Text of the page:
Voters get to weigh in on additional millionaire tax

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Surrounded by children in a Berwyn gymnasium, Gov. Pat Quinn on Tuesday signed an advisory measure that will ask voters in November if they believe millionaires should be taxed at a higher rate than others to help fund schools.

“I think our tax system should be fair and based on ability to pay. It’s a principle as old as the Bible,” Quinn said during the ceremony at Irving Elementary School. “If President Teddy Roosevelt was here today he would be right next to me saying, ‘Sign that bill, have that referendum.’”

If voters do approve the measure, the results will be non-binding. That means the General Assembly would ultimately have to pass the 3 percent income tax hike on annual incomes greater than $1 million that is called for under the referendum.

Such a tax could raise $1 billion a year, according to the Illinois Department of Revenue.

The Millionaires Tax referendum, as it is called, was sponsored by House Speaker Michael Madigan, D-Chicago. It is just the latest populist measure signed by Quinn. Earlier this summer Quinn also signed another advisory referendum asking voters if the minimum wage should be increased to $10.The measures have prompted Republicans to claim that Democrats are attempting to use class warfare to turn out the vote against Quinn’s wealthy opponent, Bruce Rauner. In a statement on Tuesday, his campaign called the referendum “toothless” and added that it “doesn’t make up for the $500 million Pat Quinn cut from education.”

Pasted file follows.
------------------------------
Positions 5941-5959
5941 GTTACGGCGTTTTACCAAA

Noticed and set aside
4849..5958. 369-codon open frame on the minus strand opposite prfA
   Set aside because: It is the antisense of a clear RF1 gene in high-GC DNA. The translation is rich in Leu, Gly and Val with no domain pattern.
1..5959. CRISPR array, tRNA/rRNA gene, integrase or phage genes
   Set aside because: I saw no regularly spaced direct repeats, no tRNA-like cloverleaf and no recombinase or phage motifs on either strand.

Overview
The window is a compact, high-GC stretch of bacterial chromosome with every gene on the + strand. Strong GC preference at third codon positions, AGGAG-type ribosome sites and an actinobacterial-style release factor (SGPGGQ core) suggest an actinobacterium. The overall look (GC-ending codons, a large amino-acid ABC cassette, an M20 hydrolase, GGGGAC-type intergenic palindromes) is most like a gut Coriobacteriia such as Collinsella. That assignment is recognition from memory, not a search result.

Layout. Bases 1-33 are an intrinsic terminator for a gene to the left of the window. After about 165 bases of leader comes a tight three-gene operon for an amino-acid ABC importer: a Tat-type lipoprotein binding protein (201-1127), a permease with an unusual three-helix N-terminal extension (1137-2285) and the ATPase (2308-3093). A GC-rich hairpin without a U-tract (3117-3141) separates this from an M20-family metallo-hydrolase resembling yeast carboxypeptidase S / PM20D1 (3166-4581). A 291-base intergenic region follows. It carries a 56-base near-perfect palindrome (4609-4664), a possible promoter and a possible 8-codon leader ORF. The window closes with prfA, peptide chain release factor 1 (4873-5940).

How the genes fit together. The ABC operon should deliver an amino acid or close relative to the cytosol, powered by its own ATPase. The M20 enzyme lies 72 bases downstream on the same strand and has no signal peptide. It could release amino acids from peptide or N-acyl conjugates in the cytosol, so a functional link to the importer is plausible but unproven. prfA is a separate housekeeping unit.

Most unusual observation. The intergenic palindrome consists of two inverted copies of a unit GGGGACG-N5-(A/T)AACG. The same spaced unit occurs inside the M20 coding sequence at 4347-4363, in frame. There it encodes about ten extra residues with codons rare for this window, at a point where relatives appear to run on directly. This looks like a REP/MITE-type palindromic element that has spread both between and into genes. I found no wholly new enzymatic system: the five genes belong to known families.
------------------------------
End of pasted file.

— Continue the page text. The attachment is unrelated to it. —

But Quinn dismissed those claims.

“There’s only one way to get [a] movement going, and it’s at the ballot box,” Quinn said. “I’ve devoted a long number of my years fighting for fairness, and I think this is a very good way to make sure Illinois funds schools for a fair system.”

Quinn also had some harsh words for Walgreens, the Deerfield-based company that is considering relocating to Europe to avoid billions in taxes, while still reaping profits from U.S. Medicaid and Medicare spending.

Quinn suggested Walgreens “fleeing our country to stash money in foreign countries” would be unpatriotic.

“Mr. Walgreen I think would be very unhappy to hear that they are even considering moving to Switzerland,” Quinn said. “We can’t have corporate deserters leaving our country trying to go elsewhere to pay less than they should in taxes that support America. The patriotic thing to do is to stay right here in the good ‘ol USA.”

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